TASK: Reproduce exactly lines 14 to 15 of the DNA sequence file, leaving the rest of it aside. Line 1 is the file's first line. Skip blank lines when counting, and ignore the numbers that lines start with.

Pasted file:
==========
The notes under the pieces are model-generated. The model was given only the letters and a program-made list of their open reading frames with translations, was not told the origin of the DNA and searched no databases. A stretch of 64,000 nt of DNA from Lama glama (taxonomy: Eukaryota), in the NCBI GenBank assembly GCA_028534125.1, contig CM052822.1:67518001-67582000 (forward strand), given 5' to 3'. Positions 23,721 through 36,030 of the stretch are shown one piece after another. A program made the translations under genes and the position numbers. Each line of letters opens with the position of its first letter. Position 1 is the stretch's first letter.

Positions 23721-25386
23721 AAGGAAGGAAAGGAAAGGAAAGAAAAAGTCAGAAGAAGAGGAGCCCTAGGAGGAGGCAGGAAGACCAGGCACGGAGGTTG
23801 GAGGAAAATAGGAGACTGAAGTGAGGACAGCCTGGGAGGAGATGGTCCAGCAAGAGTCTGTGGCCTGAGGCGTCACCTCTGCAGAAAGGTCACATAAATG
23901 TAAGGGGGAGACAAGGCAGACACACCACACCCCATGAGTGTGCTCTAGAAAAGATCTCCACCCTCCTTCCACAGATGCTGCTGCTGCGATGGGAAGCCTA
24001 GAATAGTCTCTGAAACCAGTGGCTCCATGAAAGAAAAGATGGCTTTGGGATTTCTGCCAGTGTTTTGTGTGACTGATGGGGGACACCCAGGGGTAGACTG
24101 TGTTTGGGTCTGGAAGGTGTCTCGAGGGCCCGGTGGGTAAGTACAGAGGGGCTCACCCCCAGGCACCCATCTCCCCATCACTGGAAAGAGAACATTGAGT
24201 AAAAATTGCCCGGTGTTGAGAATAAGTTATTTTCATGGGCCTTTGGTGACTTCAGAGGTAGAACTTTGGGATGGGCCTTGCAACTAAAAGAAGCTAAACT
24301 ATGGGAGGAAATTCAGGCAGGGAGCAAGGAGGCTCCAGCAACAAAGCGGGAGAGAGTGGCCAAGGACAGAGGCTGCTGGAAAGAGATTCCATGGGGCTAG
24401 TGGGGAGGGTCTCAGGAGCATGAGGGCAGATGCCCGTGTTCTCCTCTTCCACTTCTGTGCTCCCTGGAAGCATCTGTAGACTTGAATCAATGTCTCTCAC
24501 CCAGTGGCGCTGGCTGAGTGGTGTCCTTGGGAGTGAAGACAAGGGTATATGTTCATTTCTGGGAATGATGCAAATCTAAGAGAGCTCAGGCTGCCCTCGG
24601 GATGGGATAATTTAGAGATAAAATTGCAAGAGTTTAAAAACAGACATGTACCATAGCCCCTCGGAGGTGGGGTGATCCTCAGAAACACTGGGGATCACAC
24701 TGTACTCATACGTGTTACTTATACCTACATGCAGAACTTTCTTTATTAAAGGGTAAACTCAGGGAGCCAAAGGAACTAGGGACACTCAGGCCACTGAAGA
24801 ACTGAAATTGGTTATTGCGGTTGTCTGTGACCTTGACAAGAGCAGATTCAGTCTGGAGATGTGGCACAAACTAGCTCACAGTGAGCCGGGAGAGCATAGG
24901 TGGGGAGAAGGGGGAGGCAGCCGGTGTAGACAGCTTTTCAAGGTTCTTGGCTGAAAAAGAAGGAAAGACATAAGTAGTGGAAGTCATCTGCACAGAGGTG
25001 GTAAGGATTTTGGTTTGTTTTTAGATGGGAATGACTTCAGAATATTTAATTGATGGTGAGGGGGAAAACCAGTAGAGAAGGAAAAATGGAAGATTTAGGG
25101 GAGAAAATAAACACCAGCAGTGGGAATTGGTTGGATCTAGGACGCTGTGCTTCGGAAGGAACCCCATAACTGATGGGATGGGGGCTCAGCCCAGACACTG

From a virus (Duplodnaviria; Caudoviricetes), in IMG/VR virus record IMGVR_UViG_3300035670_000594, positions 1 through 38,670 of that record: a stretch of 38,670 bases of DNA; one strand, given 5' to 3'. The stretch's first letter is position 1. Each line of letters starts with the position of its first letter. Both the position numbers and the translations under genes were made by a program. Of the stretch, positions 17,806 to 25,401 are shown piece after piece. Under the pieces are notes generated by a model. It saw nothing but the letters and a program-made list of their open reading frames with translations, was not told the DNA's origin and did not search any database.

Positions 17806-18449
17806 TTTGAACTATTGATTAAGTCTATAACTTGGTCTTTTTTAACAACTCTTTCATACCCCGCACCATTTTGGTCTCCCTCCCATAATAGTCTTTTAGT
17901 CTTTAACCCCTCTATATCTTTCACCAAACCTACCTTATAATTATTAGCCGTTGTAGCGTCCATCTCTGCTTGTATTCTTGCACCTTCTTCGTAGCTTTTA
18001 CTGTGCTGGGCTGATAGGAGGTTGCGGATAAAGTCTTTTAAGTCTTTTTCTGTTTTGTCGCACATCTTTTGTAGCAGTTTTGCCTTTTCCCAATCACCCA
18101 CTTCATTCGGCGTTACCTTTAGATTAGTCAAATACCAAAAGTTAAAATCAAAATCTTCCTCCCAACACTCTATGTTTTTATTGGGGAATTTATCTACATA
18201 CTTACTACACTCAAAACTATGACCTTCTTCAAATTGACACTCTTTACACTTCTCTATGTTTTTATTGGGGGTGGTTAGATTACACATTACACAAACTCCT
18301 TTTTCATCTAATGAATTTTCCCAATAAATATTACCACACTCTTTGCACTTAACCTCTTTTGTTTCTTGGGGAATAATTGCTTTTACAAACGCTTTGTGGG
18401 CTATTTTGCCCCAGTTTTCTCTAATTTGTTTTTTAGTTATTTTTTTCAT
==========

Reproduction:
24801 ACTGAAATTGGTTATTGCGGTTGTCTGTGACCTTGACAAGAGCAGATTCAGTCTGGAGATGTGGCACAAACTAGCTCACAGTGAGCCGGGAGAGCATAGG
24901 TGGGGAGAAGGGGGAGGCAGCCGGTGTAGACAGCTTTTCAAGGTTCTTGGCTGAAAAAGAAGGAAAGACATAAGTAGTGGAAGTCATCTGCACAGAGGTG